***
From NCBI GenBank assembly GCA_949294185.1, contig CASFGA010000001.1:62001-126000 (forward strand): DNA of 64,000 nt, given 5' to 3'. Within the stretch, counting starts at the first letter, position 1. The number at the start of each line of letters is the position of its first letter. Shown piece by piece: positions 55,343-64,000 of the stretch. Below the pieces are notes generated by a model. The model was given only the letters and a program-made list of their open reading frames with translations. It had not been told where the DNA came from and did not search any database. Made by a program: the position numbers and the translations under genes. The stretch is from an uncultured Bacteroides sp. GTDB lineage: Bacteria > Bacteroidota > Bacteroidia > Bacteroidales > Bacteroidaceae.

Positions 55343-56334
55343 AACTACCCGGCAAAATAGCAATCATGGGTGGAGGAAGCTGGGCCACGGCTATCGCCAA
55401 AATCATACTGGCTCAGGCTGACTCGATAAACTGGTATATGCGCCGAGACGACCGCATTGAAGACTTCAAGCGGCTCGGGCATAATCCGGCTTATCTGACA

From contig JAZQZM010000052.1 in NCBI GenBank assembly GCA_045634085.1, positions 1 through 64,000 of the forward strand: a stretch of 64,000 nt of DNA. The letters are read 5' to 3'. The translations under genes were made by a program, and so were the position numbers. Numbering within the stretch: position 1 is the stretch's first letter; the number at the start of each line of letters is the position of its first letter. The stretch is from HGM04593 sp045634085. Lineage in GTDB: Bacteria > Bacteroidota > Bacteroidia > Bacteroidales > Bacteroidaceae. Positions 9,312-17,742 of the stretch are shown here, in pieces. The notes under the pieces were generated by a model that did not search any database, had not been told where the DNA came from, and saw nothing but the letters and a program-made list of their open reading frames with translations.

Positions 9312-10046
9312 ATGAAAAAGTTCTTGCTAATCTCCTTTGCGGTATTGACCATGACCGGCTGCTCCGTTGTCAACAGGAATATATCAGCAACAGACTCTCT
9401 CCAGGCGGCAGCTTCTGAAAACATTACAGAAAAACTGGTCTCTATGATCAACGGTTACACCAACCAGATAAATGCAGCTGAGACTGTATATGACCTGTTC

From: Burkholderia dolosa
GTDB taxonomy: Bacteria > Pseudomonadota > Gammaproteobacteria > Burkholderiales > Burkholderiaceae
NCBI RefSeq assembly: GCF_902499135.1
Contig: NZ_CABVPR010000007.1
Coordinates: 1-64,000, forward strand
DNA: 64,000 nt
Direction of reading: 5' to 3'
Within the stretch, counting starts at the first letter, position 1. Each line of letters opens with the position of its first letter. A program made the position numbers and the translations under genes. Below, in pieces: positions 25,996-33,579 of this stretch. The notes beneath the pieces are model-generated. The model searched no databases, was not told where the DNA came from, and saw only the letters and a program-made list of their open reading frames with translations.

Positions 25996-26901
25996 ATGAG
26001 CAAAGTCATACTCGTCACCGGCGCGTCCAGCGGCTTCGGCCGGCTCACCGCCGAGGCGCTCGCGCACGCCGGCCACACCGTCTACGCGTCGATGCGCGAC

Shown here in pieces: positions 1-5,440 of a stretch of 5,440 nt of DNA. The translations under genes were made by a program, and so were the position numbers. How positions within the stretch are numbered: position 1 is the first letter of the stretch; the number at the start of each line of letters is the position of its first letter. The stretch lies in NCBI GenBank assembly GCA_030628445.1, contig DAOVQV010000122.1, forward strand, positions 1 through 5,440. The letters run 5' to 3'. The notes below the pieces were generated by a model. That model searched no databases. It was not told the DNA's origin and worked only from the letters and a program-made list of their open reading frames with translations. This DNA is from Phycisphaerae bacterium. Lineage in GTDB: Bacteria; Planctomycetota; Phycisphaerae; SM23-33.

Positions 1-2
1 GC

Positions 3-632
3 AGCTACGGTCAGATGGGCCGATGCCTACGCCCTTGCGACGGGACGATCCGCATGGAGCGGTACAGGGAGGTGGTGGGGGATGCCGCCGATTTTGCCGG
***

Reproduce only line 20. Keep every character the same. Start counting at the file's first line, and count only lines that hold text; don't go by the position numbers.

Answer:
Shown here in pieces: positions 1-5,440 of a stretch of 5,440 nt of DNA. The translations under genes were made by a program, and so were the position numbers. How positions within the stretch are numbered: position 1 is the first letter of the stretch; the number at the start of each line of letters is the position of its first letter. The stretch lies in NCBI GenBank assembly GCA_030628445.1, contig DAOVQV010000122.1, forward strand, positions 1 through 5,440. The letters run 5' to 3'. The notes below the pieces were generated by a model. That model searched no databases. It was not told the DNA's origin and worked only from the letters and a program-made list of their open reading frames with translations. This DNA is from Phycisphaerae bacterium. Lineage in GTDB: Bacteria; Planctomycetota; Phycisphaerae; SM23-33.